For a successful competition cake, U – B – U

For a successful competition cake,  U – B – U

Huh? Let me explain

Ok…well, say it out loud:  U-B-U

Yes, that’s right, you be you.  Or me be me.  You get the picture.

I had an epiphany this past weekend about me, cakes and art.   I’m still working through what it means, but here’s the situation:

I participated in a local cake show, for which I submitted two cakes for the competition.  (As an aside, unless you have a lot of time and patience on your hands, I don’t necessarily recommend two cakes for one competition, unless you’re a masochist!)  One category was wedding cakes, and since I haven’t done many of that variety, I thought it would be great to tackle as a challenge.

Now, I didn’t tackle this in an organized fashion, which may have been my first problem, but my latest fascination has been with bas relief cakes.  Perhaps you have seen the amazing bas relief cakes by artists like Shannon Bond (I’m obsessed with this one in particular!) around the internet, but I have been wanting to try it myself.  So I did, and I thought I did a pretty good job:

Bas Relief
Initial Bas Relief Tier

Molds are the key to a successful bas relief within a decent time frame… I use molds from various sources here, including brooch molds from Simi Cakes, making my own molds using Amazing Mold Putty, and baroque molds from Wilton.

On to the competition piece…

I basked in my initial happiness at getting this piece complete and to a place where it made me happy to look at it.  Then I went to town in trying to figure out the rest of my cake.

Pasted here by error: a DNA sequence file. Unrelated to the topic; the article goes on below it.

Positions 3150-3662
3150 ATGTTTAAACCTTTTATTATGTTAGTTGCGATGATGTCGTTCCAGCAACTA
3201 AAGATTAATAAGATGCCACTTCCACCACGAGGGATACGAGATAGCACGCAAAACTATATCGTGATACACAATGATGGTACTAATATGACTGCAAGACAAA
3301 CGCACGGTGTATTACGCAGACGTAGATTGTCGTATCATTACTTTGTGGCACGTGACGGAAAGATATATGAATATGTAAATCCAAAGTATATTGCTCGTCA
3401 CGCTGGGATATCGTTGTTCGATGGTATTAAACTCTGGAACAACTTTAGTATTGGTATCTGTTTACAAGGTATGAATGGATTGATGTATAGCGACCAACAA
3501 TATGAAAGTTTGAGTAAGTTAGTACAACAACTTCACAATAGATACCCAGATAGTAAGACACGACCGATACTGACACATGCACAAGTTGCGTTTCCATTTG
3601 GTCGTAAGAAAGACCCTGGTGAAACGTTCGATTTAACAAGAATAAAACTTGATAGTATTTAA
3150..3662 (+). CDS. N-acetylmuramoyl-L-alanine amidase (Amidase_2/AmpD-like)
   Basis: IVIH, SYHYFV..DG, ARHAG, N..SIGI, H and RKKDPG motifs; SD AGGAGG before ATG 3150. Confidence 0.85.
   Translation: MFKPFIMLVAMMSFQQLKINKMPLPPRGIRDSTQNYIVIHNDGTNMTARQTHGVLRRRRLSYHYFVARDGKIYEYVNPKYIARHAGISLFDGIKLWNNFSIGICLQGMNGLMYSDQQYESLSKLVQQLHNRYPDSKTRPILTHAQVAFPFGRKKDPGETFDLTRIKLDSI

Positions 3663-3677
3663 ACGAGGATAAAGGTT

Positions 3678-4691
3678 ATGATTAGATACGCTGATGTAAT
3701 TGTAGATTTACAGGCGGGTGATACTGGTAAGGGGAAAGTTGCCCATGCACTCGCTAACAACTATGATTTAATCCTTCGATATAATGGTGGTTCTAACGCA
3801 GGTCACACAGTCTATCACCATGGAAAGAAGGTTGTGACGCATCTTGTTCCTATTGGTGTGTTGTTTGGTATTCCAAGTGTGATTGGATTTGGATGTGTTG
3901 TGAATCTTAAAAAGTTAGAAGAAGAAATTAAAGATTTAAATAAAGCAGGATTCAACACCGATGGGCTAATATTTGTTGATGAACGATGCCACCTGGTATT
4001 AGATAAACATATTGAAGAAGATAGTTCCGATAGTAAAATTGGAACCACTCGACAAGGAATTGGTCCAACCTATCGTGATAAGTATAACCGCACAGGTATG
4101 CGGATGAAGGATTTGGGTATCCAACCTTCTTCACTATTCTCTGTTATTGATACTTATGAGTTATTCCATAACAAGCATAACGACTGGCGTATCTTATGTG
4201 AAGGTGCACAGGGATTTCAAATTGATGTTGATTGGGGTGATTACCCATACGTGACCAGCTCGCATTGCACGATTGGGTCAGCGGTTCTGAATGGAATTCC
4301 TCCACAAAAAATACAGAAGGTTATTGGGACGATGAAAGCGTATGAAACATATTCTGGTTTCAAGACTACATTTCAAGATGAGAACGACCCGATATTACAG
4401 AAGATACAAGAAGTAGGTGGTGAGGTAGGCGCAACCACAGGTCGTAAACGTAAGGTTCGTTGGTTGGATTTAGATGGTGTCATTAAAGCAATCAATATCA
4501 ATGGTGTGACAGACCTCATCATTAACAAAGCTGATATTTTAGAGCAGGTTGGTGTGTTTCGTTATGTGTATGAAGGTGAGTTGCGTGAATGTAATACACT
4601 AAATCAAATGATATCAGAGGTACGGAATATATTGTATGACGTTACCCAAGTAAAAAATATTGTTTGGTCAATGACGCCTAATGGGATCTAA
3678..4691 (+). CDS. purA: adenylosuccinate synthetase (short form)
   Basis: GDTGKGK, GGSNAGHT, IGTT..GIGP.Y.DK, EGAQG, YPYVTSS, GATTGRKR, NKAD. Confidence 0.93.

I got myself a bunch of baroque molds, decided that after looking at samples of baroque fabric patterns that I would add some tufted cushions and draping, and I went to town.

What I ended up with was very pretty (in my humble opinion), and in fact took 2nd place at the competition in its category – and I got a lot of positive feedback.  However, when I looked at the cake, I didn’t have any of the “feels”.  I figured I was just tired from finishing two cakes, working down to the wire.

Here’s a picture of the final product:

So, what happened?

A couple of days later, with a little more perspective, I figured out why I didn’t love this cake.  I didn’t do it for me, I did it for the judges, for the show, for the competition.  I had read too many blogs about trying to be perfect for shows. The technical overshadowed the artistry.  As my friend Scott from Seven Ravens Bakehouse wisely said, “you got to do you!”  He was right, I hadn’t done that here.

So, what did I learn?  I learned that the beauty of art comes out when the artist is loving what they are doing.  Ultimately, if you’re going to make art, you should love what you’re doing.  If you don’t, it might come out lovely, but you won’t love it.  As artists, we know that all our creations are like our babies and we want to love them all.  We certainly like some better than others (shhhhhh), but we want to love them all.  If they aren’t created from the heart, they aren’t going to be loved by you.

Now I know that I WILL love this cake after all.  Not for what it looks like, or how it makes me feel, but that it gave me a lesson and a reminder that my art comes from inside me, and I gotta keep doing me.  And, I send you off with the loving encouragement of  “U – B- U”!


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